Hibakusha Stories has been involved in ICAN from its inception. In 2007, our Director Kathleen Sullivan was invited to Australia, were the campaign originated, to take part in its inauguration and roll out as a public speaker for youth and general audiences. Part of her first work for ICAN was to write a series of disarmament education lesson plans that were featured on the campaign’s initial website. Throughout the years of the humanitarian initiative, Kathleen has accompanied Setsuko and supported her work internationally. Tireless activism by ICAN campaigners across the globe made history when on January 22, 2021 the Treaty on the Prohibition of Nuclear Weapons entered into force. In a statement delivered to celebrate this milestone, Setsuko said: “I cannot truly express with words my feelings of overwhelming gratitude. How we have struggled in spite of being confronted by indifference and ignorance! How we have struggled in spite of being ridiculed by nuclear armed and nuclear dependent states! In spite of that and more, we have made it to this point — nuclear weapons are now illegal under international law!”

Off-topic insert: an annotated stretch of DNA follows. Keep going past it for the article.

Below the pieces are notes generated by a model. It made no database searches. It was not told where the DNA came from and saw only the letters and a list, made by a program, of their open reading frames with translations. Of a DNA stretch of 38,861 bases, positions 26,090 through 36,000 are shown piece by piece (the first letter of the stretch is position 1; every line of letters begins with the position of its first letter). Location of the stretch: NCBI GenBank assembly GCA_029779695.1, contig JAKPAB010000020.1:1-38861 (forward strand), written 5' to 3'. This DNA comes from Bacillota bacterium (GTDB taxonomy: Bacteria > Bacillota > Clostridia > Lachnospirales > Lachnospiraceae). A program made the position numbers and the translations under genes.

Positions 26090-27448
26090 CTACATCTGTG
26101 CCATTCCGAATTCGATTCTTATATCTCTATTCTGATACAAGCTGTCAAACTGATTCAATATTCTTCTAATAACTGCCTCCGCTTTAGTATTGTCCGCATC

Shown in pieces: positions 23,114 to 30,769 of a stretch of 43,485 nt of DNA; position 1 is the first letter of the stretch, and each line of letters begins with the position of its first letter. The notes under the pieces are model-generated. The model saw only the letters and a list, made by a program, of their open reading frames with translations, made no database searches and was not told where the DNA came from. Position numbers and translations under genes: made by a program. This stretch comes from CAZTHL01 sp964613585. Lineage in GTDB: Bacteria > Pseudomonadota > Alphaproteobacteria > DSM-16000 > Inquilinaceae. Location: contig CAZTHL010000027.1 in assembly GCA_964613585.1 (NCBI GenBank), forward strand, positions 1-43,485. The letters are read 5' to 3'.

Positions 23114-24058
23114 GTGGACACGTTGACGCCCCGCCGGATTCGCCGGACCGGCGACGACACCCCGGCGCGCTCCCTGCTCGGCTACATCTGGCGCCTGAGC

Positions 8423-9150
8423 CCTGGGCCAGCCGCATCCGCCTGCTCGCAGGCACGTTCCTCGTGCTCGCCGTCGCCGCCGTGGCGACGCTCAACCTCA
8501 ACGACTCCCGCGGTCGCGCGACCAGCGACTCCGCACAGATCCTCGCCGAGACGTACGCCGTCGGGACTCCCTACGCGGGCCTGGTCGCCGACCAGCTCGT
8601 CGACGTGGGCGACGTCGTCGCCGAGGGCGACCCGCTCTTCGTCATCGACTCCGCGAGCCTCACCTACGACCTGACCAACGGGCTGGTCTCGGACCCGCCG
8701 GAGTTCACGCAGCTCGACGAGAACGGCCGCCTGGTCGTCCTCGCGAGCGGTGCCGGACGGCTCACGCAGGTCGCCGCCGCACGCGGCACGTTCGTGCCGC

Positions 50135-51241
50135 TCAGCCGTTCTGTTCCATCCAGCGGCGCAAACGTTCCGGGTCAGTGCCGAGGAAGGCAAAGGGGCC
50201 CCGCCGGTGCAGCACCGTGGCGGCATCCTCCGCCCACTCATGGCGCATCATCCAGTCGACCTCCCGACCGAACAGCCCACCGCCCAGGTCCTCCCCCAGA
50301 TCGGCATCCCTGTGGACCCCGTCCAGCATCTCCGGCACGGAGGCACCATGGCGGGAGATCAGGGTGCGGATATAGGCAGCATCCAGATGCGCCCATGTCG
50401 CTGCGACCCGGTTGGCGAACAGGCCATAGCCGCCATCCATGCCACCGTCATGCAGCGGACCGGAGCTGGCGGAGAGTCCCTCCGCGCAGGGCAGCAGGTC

With the treaty’s entry into force, citizens around the world are calling on their elected representatives to re-double their efforts to eliminate nuclear weapons by signing and ratifying the TPNW. To date the treaty enjoys 91 signatories and 68 states parties.
Nuclear Disarmament Education
Author, activist and Hibakusha Stories educator Joanna Macy argues that “the danger constituted by nuclear weapons is greater now than at any time in our history. We do an immense disservice to young people and their future, unless we provide them with a confident understanding of nuclear issues.”